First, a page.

Let me start off this post with a little bit of a warning: Installing and configuring Ubuntu Linux for a PPC machine is not an easy task. Even if your installation is quick and painless (I’m envious of you if it is) you’re going to be dumped into a world of driver-less hardware and unsupported software. However, if you’re persistent, you can get this whole thing to work. Don’t give up…there’s a way to do everything.
With that said, it’s time to install Ubuntu Linux on the PowerMac G4.
Before we get started, there are a couple of things you should know about your Mac’s hardware:
-You should know how many hard drives you have installed, and what size each hard drive is. You should also know which hard drive hosts your OSX installation if you plan to dual-boot.
-You should also know what kind of graphics card is installed in your computer. You can find this information, and any other hardware related information you need, by clicking the Apple all the way to the left of the top file bar. Now just click ‘About this Mac’ and then ‘More Info’ at the bottom of the dialog box that appears.
The first step in this process is to acquire an Ubuntu Linux image file. These are in .iso form, so they can easily be made bootable on a variety of media. Grab one from here.I suggest you download the 12.04 Precise Pangolin Desktop Live CD. Scroll a little ways down that page and choose the ‘Mac (PowerPC) and IBM-PPC (POWER5) desktop CD.
Initially, I tried to burn the image to a USB flash drive and install it from there. I’m not going to go into the process, but I really suggest you use a CD or DVD to install Ubuntu. If you really have your heart set on using a USB drive to install the OS, you start by checking out the PowerPCFAQ page. You should bookmark this page, as you’ll definitely want to reference it throughout the installation process. There is a lot of good information there, and it contains answers to every question you could possibly have regarding this subject.
Once you’ve downloaded the image, burn it to a CD or DVD. You can use whatever imaging program you’d like to burn the disc, and you can burn it on Windows, Mac or Linux. Make sure you burn it at the slowest speed possible, and choose to verify its contents after it has completed. Trust me, it’s not fun to have an installation fail halfway through because the image didn’t burn to the disc correctly.
Once you have a DVD of Ubuntu, insert it into your PowerMac’s DVD player. Reboot the computer and hold down the ‘C’ key when you hear the computer chime.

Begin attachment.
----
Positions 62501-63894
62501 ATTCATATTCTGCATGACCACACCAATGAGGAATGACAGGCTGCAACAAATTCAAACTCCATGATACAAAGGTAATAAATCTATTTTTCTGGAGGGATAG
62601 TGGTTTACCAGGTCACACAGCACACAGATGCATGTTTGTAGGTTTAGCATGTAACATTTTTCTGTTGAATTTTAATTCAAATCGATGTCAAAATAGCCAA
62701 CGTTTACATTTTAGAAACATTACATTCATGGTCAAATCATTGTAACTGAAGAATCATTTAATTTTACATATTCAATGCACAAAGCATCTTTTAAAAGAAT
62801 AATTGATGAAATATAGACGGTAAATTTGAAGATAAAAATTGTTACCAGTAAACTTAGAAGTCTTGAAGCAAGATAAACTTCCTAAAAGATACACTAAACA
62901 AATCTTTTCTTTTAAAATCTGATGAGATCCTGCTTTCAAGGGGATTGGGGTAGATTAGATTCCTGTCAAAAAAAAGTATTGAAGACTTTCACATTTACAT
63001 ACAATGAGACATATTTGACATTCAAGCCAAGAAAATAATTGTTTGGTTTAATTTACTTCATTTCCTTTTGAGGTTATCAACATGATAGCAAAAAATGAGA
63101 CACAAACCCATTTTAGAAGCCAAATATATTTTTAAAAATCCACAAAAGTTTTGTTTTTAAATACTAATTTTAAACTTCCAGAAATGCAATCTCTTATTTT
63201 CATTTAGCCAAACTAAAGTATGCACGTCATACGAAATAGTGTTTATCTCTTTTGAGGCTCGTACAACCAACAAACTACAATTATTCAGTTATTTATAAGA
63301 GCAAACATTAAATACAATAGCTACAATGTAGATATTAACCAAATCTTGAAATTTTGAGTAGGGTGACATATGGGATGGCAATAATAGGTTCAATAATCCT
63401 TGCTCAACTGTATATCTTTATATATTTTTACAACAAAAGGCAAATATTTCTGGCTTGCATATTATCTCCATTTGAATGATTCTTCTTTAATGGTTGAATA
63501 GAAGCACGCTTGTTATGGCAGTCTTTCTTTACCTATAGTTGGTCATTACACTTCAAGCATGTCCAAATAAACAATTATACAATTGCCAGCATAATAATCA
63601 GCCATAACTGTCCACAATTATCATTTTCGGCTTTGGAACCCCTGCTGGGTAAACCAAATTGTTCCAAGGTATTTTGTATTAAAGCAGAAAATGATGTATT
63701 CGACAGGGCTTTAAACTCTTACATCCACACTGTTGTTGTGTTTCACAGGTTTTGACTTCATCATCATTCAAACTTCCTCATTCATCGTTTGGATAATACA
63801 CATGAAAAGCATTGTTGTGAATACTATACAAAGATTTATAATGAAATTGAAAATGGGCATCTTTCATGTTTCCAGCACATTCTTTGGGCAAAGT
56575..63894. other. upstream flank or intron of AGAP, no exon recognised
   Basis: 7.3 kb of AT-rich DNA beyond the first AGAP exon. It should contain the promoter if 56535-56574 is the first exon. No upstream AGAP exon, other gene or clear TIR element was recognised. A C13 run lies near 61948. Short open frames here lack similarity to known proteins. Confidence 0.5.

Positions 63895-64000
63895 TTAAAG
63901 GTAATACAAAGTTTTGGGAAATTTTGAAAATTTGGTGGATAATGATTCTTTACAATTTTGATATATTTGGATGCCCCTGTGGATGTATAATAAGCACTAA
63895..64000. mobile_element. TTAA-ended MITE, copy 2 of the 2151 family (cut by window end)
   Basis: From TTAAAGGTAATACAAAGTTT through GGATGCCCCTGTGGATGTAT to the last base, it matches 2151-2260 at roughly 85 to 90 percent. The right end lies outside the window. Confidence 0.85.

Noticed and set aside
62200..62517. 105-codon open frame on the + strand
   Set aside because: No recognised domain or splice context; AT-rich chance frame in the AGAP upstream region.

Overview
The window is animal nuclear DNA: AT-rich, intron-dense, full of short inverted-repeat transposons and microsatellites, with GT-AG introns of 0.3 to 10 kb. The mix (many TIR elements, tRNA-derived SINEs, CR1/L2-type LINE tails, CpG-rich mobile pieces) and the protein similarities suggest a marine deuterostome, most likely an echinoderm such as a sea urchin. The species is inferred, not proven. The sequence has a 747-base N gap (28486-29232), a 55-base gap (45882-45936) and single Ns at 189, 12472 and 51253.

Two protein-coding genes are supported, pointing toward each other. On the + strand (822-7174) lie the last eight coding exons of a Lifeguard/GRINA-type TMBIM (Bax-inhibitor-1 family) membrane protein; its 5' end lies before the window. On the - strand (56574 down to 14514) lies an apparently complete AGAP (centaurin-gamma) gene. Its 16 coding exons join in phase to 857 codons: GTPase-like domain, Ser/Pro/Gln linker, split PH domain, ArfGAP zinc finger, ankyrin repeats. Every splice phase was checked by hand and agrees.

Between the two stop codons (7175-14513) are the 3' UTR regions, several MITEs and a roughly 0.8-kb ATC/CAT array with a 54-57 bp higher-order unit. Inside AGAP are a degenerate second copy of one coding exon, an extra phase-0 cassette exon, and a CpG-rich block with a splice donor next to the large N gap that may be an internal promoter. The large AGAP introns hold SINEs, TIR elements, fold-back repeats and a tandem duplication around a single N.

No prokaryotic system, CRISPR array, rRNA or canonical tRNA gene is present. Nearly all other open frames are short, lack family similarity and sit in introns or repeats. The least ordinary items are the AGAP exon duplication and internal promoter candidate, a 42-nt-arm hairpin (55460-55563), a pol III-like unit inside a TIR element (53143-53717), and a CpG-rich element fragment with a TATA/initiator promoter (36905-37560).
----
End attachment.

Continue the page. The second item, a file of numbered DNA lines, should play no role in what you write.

Your entire computer screen will probably go white while the CD/DVD is being registered. This is normal. In a minute or two, you should be presented with the following Yaboot prompt:
From here, you have several different options to launch the Linux Live CD. Pressing the ‘Enter’ key or typing ‘Linux’ and pressing the ‘Enter’ key is the default boot option. Try this first, it might work in your situation. If it does work, you should see an Ubuntu logo along with dots below it (Meaning it’s loading). If it doesn’t work, your Mac will probably freeze and do some funky stuff with the screen. At this point, you’ll have to play around a little bit. Keep rebooting and entering different boot parameters at the Yaboot screen. If you’re not sure about what boot parameters you can try, you can always press ‘Tab’ to see a list of available options:
It is also very helpful at this point to know what Graphics Card you have installed. Refer to the PowerPCFAQ site that I mentioned earlier, and check out the section called “What Yaboot Parameters Should I Use For Graphics Problems?” It is very helpful documentation when it comes to booting the Live CD from a PowerMac.
In my case, I have an Nvidia GEForce2 Graphics Card installed in my PowerMac. The PowerPCFAQ taught me that I would need to use some combination of the nouveau parameter for my Live CD to boot.
Here are some of the parameters that I used that were helpful:
I must have experimented with every other parameter possible before I found that these actually booted my Live CD. I hope that your situation is easier, and that you can find a way to boot quicker than I did.
Once I got the Live CD booted…
Uhhh, what’s going on with those colors?
We’ll take a look at that in the next post.